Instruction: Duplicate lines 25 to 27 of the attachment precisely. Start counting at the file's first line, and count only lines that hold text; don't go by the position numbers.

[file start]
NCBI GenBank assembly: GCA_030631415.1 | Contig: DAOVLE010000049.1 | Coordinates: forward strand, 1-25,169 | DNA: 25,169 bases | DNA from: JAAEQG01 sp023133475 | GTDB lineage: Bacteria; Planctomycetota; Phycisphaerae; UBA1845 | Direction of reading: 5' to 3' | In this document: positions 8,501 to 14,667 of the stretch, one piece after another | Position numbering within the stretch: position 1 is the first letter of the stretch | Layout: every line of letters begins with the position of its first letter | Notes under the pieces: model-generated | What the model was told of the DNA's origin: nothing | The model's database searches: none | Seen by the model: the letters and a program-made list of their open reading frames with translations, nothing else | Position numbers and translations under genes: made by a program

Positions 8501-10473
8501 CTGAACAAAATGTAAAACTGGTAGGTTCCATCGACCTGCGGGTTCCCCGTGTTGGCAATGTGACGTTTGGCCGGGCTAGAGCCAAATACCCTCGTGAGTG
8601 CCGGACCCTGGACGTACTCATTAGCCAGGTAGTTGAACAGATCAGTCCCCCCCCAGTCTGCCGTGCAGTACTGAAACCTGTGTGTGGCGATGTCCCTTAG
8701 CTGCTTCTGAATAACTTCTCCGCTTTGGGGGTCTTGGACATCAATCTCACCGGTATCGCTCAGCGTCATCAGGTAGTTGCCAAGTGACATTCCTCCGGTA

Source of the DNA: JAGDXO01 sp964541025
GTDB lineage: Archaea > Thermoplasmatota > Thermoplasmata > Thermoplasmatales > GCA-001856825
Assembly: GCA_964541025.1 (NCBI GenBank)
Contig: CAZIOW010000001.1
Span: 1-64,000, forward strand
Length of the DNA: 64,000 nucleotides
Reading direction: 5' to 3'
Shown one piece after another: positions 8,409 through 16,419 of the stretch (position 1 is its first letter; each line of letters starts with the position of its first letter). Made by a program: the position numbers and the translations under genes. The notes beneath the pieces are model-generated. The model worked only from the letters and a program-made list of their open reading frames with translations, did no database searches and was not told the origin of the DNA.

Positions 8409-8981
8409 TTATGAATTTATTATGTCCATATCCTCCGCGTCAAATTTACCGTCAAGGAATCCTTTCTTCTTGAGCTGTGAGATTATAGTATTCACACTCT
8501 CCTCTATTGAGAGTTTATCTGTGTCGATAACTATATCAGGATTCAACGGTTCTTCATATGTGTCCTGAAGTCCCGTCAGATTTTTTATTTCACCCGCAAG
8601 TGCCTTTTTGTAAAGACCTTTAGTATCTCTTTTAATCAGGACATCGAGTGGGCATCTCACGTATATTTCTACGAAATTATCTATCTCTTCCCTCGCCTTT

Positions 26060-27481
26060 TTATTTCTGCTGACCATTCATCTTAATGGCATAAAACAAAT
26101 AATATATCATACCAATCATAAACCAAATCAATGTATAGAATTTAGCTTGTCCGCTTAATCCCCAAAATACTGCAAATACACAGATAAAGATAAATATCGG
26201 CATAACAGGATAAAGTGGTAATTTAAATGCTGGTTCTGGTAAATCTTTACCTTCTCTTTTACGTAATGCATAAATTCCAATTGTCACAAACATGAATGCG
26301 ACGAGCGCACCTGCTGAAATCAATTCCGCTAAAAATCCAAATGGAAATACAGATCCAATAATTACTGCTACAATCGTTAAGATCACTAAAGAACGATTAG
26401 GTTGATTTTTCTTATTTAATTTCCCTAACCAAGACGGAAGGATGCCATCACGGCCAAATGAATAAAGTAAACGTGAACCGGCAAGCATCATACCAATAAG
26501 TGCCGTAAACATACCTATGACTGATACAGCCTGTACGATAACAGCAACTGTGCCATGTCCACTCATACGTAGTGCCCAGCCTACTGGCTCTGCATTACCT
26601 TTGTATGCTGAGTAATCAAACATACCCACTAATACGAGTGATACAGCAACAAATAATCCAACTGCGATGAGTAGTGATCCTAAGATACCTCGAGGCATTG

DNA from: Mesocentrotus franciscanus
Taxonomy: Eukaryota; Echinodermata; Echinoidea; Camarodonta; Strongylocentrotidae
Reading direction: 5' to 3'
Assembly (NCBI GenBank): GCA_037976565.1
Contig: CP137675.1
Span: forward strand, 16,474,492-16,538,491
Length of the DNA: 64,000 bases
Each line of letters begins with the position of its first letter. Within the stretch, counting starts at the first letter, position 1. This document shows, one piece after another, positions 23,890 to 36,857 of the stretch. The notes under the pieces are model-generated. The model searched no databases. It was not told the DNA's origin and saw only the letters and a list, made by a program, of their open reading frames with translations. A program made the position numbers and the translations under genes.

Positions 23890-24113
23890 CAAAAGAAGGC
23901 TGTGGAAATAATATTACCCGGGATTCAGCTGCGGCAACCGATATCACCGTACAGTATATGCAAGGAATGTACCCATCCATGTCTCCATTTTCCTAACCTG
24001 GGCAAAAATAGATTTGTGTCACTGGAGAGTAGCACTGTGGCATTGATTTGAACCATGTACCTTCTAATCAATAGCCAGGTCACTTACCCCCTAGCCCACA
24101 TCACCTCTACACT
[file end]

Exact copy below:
26601 TTGTATGCTGAGTAATCAAACATACCCACTAATACGAGTGATACAGCAACAAATAATCCAACTGCGATGAGTAGTGATCCTAAGATACCTCGAGGCATTG

DNA from: Mesocentrotus franciscanus
Taxonomy: Eukaryota; Echinodermata; Echinoidea; Camarodonta; Strongylocentrotidae